Laws on telemedicine and abortion differ from state to state. In 19 states you can't have a telemedicine appointment and then get abortion pills by mail. In 20 states you can have a telemedicine appointment with a doctor certified in your state, and then get the pills via mail.

So in 19 states, the upcoming ruling wouldn’t change much, it would still be illegal to get pills via mail in the states where it's illegal to have a telemedicine appointment and then receive the pills. You could, however, travel to another state, where this is legal. This would be cheaper and easier than going to another state to have a surgical abortion. You can just sit in a house, car, or hotel if you go to another state where it's legal, and have a telemedicine appointment, and get it mailed to a family member, a friend, or even to a PO Box. This does is harder to enforce as it is a law about what you can't mail. It's simply harder to police. But the fact remains that even for women in a state where it's illegal to have a telemedicine appointment and get the drug, it would be easier to get the drug and have an abortion.

Questions still occur about the details of this system. How can the FDA ensure the pill is used correctly? How can the FDA make sure women follow the timeline?

If the FDA permanently lifts this restriction of going in person to see a doctor, conservative states will likely unleash any way to further restrict medication abortion. 6 states have already banned the mailing of abortion pills during the pandemic. 4 states have adopted laws that try to restrict how late you can get a medication abortion. Texas, for example, tried to get it down to 7 weeks. In states that favor abortion rights, they will try to further these efforts.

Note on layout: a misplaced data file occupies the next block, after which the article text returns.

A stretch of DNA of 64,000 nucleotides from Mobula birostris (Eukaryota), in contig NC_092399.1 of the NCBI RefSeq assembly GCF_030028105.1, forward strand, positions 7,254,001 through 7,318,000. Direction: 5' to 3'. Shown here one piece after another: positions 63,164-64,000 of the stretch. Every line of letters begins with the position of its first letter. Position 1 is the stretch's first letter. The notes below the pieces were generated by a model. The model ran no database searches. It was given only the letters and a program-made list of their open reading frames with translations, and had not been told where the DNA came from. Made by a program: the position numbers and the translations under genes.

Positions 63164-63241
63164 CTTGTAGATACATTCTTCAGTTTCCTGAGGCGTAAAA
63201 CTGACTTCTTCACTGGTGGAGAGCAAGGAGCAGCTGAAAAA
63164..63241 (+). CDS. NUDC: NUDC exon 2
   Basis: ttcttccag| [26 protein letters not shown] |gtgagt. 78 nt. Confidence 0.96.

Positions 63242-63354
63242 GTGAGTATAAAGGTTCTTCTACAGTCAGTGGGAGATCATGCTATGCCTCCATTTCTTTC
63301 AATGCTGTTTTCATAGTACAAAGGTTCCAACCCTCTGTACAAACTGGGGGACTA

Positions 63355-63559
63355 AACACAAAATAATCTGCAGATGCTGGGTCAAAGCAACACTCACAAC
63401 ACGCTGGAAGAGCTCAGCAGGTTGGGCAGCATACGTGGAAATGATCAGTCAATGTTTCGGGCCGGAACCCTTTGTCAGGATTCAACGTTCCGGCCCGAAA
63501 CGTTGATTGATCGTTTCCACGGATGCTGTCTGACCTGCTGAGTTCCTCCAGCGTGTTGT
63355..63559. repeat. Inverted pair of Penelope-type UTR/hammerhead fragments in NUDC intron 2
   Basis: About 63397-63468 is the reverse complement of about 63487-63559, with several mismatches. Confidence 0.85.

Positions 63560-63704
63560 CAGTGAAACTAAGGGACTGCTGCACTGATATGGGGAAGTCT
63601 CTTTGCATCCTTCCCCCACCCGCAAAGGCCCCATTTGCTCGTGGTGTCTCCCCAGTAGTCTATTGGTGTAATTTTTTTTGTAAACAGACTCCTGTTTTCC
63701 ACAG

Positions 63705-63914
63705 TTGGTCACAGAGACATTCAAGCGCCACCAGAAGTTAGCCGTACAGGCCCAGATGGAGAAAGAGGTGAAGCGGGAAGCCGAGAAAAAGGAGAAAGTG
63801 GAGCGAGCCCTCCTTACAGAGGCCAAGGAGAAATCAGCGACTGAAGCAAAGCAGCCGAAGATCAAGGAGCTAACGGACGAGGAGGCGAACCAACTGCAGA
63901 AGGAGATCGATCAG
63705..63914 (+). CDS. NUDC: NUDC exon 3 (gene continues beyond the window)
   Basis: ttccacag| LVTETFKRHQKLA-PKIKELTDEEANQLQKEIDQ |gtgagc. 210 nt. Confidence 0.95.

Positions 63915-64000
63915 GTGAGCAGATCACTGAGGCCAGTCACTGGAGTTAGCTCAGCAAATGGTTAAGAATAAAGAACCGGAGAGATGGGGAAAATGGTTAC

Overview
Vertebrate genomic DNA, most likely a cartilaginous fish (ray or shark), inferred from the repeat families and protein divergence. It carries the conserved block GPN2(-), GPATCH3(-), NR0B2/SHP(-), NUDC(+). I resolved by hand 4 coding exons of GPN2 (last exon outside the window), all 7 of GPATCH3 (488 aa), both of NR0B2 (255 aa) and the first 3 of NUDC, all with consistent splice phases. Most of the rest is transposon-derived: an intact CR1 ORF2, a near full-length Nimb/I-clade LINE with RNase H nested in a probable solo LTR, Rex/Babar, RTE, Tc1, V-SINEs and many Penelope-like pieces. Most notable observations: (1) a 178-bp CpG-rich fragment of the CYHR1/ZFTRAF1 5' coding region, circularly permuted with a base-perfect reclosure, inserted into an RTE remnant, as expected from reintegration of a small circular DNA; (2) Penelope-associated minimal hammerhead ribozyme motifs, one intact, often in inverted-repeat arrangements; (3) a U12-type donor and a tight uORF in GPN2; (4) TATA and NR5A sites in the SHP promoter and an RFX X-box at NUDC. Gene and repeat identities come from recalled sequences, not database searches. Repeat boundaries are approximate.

Organizations exist to make it easier to get abortions. There is one organization, Aid Access, which is based in Europe, that will allow women to go online, fill out a form, and get a doctor to prescribe pills. If you live in a state where it's illegal, they can even send you the pills from India. The FDA tries to restrict this, but it's hard to do. They have only intercepted a few of these packages. Even women who aren’t currently pregnant can have these pills sent from Aid Access to keep on hand in case of pregnancy.

The fact is, medication abortion has changed the abortion fight.

This year, the supreme court rules on this case in Mississippi that will decide the fate of the future of Roe. Medication abortion will likely be the battleground. More and more abortions will be done by pill and this will change how both sides fight. Medication abortion is quieter and more private, the intense personal interactions might not happen as much anymore. Of course, the political theater will continue, like the pro-abortion women who took abortion pills outside the court for the Mississippi case, and the anti-abortion protestors in front of places like Planned Parenthood. Both sides will come up with new arguments to fight.

“The symbolism might be different, but the fight will go on, and for many women, so will abortions, regardless of the laws and court decisions” (Tavernise).

The current landscape is so very different than before Roe v. Wade

“But on the other hand, things may be the same in that women will still have to scrabble to get an abortion, especially if Roe is rolled back. And the women who will face the biggest obstacles will still be low income women, which has always been the case. So in a way, everything has changed and nothing has changed” (Belluck).


Works Cited

Tavernise, Sabrina, and Pam Belluck, hosts. "The Future of America's Abortion

Fight." The Daily, New York Time, 16 Dec. 2021. Spotify, episode/7yPYCq0KbhNYIM0KTk4MwJ?si=VQGLmnNIQoKJ7TGE7F36ig. Accessed 6 Jan. 2022.

"Roe v. Wade." History, A&E Television Networks, 22 July 2021, 6 January 2022.

Barnes, Robert. "Supreme Court seems inclined to uphold Mississippi abortion law that would undermine Roe v. Wade." Washington Post, 1 December 2021, 6 January 2022.

Liptak, Adam. "Supreme Court to Hear Abortion Case Challenging Roe v. Wade." New York Times, 1 December 2021, 6 January 2022.